So cricket, a job that had afforded him such as beautiful home and a good life, a game that placed him on the world sporting map as Test cricket’s youngest captain, made him his country’s first ever black captain, a game responsible for his rise to international fame and earned him a bit of good fortune, now represented a life of worldly things – the opposite of what he wanted to do now in honour of his God, pursuit of spiritual purity and a life lived as far away as possible from public adoration.
At that moment during an interview you are almost at a loss for words and dumbfounded. Surely, Taibu must look back at his cricket days with some nostalgia.
After a quiet moment of digesting yet another empathically-delivered Taibu response, Devendra posed the question. Did he miss the glamorous lifestyle of an international sportsman? What of the travels, the airports, the hotels, the hallowed cricket grounds around the world and, of course, the money?
Not battling an eyelid, came the sharp retort, quick as a flash. This time with a dismissive semi-laugh, almost laughing off the suggestion of him reminiscing about material comforts of the past.
“I want you both to imagine a rat,” said Taibu. “It lives under the sofas and causes havoc in the house, coming out during the night to steal food when people are sleeping.
“Imagine that kind of life. If you were to take that rat and change it into a human being, do you think it would want to be a rat again?”
It was clear, also, that spirituality was in the very fibre of Taibu’s family.
What happened to him?
His two young sons, TJ and Geshem, emerged into the large television-less sitting room to greet the two strangers before quietly disappearing to their room – a refined upbringing based on strict Christian values evident in the charming little boys.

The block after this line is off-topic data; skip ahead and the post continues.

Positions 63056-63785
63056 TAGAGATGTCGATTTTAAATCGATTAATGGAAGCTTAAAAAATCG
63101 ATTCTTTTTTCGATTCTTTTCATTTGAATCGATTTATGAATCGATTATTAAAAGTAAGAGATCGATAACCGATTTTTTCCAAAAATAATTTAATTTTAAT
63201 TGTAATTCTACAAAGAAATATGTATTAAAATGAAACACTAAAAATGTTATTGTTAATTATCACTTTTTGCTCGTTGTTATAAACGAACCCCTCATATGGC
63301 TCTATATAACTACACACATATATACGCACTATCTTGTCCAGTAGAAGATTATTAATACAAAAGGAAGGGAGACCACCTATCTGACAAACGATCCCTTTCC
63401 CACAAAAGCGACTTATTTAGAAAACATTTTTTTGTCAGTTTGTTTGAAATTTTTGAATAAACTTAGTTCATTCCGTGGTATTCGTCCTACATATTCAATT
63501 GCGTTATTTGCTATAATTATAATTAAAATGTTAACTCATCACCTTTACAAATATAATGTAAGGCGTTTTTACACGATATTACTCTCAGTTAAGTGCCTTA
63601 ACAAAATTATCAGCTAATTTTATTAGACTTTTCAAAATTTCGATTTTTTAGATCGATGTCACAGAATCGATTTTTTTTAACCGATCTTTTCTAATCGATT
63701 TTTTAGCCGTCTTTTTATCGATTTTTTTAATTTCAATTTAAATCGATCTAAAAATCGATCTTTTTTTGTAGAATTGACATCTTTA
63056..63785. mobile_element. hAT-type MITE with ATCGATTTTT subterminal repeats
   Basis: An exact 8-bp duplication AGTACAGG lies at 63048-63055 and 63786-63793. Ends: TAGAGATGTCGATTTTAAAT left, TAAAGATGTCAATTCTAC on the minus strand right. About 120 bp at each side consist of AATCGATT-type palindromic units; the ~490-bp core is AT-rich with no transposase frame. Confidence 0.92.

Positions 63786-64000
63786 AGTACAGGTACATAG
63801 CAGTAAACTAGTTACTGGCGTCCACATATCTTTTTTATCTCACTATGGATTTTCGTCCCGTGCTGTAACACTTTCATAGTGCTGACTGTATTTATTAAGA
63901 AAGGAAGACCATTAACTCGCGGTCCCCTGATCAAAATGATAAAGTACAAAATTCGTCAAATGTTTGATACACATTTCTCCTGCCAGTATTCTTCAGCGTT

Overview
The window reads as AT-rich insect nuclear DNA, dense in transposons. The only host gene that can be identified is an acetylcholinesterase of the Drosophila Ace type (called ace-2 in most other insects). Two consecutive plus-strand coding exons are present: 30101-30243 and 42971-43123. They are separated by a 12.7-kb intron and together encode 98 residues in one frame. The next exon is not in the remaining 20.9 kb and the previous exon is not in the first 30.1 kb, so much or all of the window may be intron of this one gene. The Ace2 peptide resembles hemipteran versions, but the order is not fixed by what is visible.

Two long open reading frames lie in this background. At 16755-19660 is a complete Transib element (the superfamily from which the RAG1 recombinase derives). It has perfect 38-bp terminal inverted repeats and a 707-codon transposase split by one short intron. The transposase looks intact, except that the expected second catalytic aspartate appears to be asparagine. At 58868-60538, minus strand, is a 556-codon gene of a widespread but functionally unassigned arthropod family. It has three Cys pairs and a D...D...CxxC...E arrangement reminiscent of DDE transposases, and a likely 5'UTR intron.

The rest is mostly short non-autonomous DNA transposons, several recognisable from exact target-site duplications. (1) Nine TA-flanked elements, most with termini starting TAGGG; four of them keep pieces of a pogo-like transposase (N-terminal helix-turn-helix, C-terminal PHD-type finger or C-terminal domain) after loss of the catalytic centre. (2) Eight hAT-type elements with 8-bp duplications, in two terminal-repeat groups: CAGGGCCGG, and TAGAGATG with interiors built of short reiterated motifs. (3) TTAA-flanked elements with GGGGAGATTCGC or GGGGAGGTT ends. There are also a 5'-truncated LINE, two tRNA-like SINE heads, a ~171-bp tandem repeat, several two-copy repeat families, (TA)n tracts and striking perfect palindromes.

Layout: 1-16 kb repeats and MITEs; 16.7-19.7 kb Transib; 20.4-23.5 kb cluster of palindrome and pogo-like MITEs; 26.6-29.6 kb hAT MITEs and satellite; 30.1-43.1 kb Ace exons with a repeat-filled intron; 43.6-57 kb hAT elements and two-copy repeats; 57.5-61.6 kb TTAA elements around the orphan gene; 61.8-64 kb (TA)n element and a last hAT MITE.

Wife Loveness admirably performed her wifely duties, serving coffee and leaving the three men to talk before joining in the closing prayer led by her husband.
As I drove Devendra back to his hotel after saying our goodbyes, no one spoke for about seven minutes, absorbing the stuff we had heard in that house.
Devendra – who had been deep in thought – spoke first, head gesturing in the direction of Taibu’s house, which was now out of sight: “Man, what happened to him?!”
Soon, he was on his mobile phone, excitedly talking to his editor at the Indian Express, telling him to expect a gem of an interview with Taibu. I could faintly hear the person at the other end getting excited too.
We were both convinced, after finishing interviewing him, that the world would never see Tatenda Taibu anywhere near a cricket ground again.
Three years later he is back in the game. I’m tempted to say never say never. But I will not.
I greatly admire Taibu for his cricketing talents, and what he has done in his life. The two of us share a great deal of mutual respect having grown up together in our respective careers.
But Taibu should not have totally walked away from the game. Cricket is a preparation of life in ways more than any other sporting discipline. It equipped Taibu well for the life he has now. As a cricketing man of his repute, Taibu also became part of a lot of people’s lives.
Cricket is a great game. True, there are some oddballs in it. But on the whole, it has a lot of good people involved, and they love God.
I’m delighted you are back, Tiba. And no, brother, you haven’t just become a rat again! You were never one.